Perhaps one of the least known regions in Spain is Galicia. Situated in the northwest corner of the Peninsula above Portugal, Galicia is far from, well, anything. Well off the beaten tourist track, unless you are walking there on the battered dirt roads of the Camino de Santiago, Galicia remains one of the few undiscovered, untouched regions in Spain; they even have their own language! Once you arrive in this verdant green land, it feels like you have stepped out of Spain entirely. Traveling to Galicia was one of my very first trips in Spain in 2007, so I have very fond memories of it. Now when I want to get my fix and read about la vida gallega, I hop on over to Alisa’s blog to read about her experiences and adventures as an American expat in Vigo.
1. Describe Spain in 3 words
Work to live.
2. What’s your favorite food in Galicia? Where’s the best place to find it?
That’s got to be the empanadas, definitely, although there are lots of great foods in Galicia! There’s this one restaurant in the village where I work (A Cañiza) called Imperio, and I go there as often as I can to have a chat with the owner/waitress and eat the awesome empanadas, made fresh daily. It’s melt-in-your-mouth delicious, filling, and extremely cheap–if I only get empanada and a drink (which is hard to do because they also have tasty desserts, but bear with me), it only costs me around €4.
3. What do you think is the most beautiful spot in Galicia? Where can you find the best view?
Gosh, this is hard. There are SO MANY beautiful spots in Galicia. I’d say it’s a tie between As Illas Cíes and A Praia das Catedrais (that’s Cíes Islands and Cathedral Beach in Galician). The Cíes are basically paradise, with the bluest water and the whitest sand I’ve ever seen. They’re also a natural preserve, so they remain mostly free of human influence. Cathedral Beach is a neat beach up in the north of Galicia where, when the tide goes out, the rocks on the beach appear like the spires of cathedrals sticking up in the air. Very cool stuff. As for the best view, I’d have to say it’s from the top of Parque Castro in Vigo, where there are the ruins of an old fortress. I like to go up there and watch the sun set across the water.
4. How did you end up in Vigo? What made you decide to move to Spain? Why did you chose Galicia?
Well, life is mostly chance, right? I ended up in Galicia because the Ministry of Education chose it for me! I had wanted to go back to the Basque Country, where I studied abroad, but I’m actually really glad I got placed where I did…not that Galicia is better than the Basque Country; in fact, it’s very similar in many ways. However, it’s much cheaper, which I definitely appreciate, especially on an auxiliar’s salary.
I came to Spain in the first place (I’m sort of embarrassed to say) because I needed credits in Spanish for my major, and Spain is close to France (where I actually wanted to go). I wound up liking it all right, but also being homesick during my study abroad experience. Then I got home and reverse culture shock hit me hard, and all of a sudden there was nowhere I wanted to be more than back in Spain! So I applied to be an auxiliar de conversación, and here I am. I’m definitely glad I gave the country a second chance, because this time around it definitely captured my affections and I don’t want to leave anytime soon!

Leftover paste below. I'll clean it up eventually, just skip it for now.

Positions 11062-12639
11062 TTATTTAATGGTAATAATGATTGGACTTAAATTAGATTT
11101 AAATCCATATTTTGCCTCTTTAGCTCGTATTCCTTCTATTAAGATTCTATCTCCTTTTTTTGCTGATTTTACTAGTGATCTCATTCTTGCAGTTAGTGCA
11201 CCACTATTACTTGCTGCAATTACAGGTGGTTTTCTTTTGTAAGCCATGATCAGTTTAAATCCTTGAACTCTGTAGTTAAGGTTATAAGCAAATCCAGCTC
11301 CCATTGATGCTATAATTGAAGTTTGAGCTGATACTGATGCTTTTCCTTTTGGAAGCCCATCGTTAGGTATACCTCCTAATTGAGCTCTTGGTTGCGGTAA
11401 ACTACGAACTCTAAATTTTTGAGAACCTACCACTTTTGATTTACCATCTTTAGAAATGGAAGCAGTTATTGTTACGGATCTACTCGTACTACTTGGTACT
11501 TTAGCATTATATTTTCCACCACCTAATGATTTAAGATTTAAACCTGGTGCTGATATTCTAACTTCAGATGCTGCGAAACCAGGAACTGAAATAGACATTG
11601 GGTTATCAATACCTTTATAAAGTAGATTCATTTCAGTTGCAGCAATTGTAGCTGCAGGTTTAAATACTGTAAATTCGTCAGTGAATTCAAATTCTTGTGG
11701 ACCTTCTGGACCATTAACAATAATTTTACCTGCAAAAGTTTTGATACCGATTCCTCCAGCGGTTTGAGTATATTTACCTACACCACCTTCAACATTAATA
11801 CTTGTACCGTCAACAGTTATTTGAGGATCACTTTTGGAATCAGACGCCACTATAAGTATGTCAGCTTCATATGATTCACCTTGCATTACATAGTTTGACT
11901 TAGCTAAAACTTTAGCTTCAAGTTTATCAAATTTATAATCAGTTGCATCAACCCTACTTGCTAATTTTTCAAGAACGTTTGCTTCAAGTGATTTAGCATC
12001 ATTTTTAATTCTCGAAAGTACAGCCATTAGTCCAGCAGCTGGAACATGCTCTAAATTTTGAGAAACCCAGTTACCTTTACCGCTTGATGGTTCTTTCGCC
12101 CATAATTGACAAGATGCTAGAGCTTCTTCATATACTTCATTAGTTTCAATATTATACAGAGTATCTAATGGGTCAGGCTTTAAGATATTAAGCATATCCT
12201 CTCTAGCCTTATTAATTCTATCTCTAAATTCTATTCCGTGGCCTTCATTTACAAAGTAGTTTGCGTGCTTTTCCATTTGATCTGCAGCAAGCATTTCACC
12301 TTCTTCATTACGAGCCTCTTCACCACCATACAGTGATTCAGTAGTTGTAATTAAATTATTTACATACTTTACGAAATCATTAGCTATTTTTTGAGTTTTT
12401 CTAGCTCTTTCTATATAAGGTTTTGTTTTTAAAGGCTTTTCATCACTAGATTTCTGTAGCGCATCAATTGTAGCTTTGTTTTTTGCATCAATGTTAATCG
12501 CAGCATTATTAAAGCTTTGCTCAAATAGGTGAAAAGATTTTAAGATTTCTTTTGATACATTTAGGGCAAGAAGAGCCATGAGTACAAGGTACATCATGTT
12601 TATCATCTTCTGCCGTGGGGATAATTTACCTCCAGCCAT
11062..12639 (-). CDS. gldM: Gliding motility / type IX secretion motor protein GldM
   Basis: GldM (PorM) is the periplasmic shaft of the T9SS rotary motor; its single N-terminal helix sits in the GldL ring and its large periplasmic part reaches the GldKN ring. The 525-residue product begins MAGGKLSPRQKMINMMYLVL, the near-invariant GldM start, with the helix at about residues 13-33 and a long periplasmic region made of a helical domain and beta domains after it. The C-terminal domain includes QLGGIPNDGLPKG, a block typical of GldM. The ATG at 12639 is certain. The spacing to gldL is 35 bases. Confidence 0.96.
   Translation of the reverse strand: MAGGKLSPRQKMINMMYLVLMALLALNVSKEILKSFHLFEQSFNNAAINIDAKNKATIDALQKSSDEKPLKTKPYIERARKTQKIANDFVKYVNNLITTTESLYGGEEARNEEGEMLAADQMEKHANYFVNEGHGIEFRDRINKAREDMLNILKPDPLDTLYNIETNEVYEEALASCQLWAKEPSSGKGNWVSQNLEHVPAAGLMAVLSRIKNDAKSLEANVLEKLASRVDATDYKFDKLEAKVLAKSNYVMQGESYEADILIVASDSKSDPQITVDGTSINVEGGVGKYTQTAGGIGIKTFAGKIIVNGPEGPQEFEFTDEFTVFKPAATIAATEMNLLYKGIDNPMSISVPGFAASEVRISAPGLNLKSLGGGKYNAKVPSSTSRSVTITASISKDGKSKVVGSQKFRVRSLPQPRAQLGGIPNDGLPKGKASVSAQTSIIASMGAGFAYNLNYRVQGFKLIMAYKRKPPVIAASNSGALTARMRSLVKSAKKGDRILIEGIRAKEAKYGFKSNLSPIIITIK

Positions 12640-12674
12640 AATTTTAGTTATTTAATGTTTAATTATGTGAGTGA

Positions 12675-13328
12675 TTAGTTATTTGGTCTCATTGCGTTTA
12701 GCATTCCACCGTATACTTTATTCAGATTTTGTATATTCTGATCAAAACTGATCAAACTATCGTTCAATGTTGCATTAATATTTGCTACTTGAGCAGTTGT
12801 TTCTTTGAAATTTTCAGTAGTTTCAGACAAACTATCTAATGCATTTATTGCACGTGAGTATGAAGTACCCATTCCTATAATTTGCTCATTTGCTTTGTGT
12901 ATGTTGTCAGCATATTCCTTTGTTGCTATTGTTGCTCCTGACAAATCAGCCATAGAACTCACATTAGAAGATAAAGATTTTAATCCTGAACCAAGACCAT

5. Name one thing to do or see in Galicia that is not in any guidebook
Almost nothing in Galicia besides the Camino de Santiago is in any guidebook, so this one is pretty easy. There are tons of places to go on beautiful hikes amongst the greenery in the mountains, which I definitely recommend. I also would say it’s worth it to spend some time in the small seaside towns around Vigo, like Cangas and Baiona, just walking around by the water, checking out the castle (in Baiona), and eating some fresh seafood. One more thing, try a traditional Galician quemada! That’s alcohol, put into a small pot with spices and fruits, and then burned until it’s palatable. But remember, it’s not a real quemada unless someone chants over the pot in Galician about witches and spirits!
6. Name one thing you dislike about living in Galicia
It’s sort of annoying to be so far away from everything else in Spain, with few close transportation connections. But I try to remember that if Galicia wasn’t so isolated, it wouldn’t be so different from the rest of Spain, and it’s uniqueness is what makes it so special! People also tend to complain about the rain and cold, but being a Midwesterner, I’ve got thick skin and it doesn’t bother me that much, plus it contributes to the greenery of the area, which I find really beautiful.
7. Name one funny cultural mishap, misunderstanding or downright silly moment that’s happened to you in Spain
The other day, I came upon some Spanish friends trying to make hot dogs. They had the dogs all ready and were going to put them in the buns, but I found them trying to cut out the center of the buns with an apple corer. That sort of worked, but then the hot dogs wouldn’t go into the hole they made, so they decided to lubricate them with ketchup to make them fit. This was all too much for me, and I burst out laughing. I think they were a little miffed when I showed them that all they needed to do was cut the bun open with a knife. Much easier that way!
Keep up with Alisa’s adventures in Vigo and around Galicia on her blog, Alisabroad!
Have you ever been to Galicia? Are you an expat in Spain? Want to be featured on my Expat Files? Shoot me an email at firstname.lastname@example.org